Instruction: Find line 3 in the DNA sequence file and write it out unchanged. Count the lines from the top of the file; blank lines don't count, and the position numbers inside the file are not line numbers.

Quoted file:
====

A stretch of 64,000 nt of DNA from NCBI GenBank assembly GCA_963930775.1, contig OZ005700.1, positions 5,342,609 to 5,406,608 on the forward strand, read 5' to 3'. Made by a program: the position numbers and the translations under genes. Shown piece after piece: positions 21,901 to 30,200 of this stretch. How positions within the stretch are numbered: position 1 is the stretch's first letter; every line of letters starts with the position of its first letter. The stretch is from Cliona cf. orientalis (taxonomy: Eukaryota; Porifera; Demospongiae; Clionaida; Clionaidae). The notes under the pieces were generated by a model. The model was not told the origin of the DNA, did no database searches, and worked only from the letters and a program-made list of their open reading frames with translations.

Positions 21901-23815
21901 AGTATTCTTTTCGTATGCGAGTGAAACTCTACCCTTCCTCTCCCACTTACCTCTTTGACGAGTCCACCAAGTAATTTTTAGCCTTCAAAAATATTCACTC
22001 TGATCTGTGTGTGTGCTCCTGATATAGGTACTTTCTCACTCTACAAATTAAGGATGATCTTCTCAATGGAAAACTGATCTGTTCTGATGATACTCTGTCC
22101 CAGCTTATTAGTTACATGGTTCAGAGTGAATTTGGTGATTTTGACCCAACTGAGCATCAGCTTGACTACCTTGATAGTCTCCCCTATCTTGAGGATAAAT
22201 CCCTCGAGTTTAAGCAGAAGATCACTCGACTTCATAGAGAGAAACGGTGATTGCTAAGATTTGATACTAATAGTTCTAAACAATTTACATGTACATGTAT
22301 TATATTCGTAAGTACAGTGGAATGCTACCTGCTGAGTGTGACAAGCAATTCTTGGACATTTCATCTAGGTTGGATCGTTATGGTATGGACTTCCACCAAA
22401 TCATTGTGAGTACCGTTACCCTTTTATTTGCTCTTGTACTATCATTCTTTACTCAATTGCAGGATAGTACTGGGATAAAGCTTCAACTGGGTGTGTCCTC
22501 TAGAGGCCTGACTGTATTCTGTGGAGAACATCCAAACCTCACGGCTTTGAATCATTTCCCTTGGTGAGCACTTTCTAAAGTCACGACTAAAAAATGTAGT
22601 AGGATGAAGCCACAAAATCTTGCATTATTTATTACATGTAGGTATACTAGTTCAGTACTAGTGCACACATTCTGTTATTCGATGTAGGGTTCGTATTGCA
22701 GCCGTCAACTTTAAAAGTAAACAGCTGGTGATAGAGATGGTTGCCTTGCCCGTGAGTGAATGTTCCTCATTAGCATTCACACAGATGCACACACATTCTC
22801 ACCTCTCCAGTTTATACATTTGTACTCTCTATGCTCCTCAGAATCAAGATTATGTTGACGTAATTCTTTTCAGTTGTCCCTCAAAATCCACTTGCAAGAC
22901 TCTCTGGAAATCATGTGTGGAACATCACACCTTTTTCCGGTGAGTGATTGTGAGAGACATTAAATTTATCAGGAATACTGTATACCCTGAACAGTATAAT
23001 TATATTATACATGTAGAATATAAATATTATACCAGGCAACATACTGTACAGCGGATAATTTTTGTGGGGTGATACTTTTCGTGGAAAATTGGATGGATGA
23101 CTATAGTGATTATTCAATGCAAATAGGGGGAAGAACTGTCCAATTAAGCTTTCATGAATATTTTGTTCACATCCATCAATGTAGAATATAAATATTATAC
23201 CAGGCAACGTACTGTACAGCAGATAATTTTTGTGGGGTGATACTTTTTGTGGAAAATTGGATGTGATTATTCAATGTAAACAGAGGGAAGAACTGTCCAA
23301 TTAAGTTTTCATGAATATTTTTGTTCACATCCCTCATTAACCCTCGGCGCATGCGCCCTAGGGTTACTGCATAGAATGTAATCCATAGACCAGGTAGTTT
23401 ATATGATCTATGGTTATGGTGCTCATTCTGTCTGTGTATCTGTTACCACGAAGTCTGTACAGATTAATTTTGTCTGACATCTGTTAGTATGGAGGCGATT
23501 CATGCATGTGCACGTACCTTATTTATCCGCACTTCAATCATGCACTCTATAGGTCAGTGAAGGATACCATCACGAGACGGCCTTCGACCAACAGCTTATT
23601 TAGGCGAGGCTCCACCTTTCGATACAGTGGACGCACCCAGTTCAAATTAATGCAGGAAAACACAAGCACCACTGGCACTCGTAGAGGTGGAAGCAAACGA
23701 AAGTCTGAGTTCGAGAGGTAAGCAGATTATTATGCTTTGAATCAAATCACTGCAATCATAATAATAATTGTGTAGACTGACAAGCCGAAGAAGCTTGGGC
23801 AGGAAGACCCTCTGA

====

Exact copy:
21901 AGTATTCTTTTCGTATGCGAGTGAAACTCTACCCTTCCTCTCCCACTTACCTCTTTGACGAGTCCACCAAGTAATTTTTAGCCTTCAAAAATATTCACTC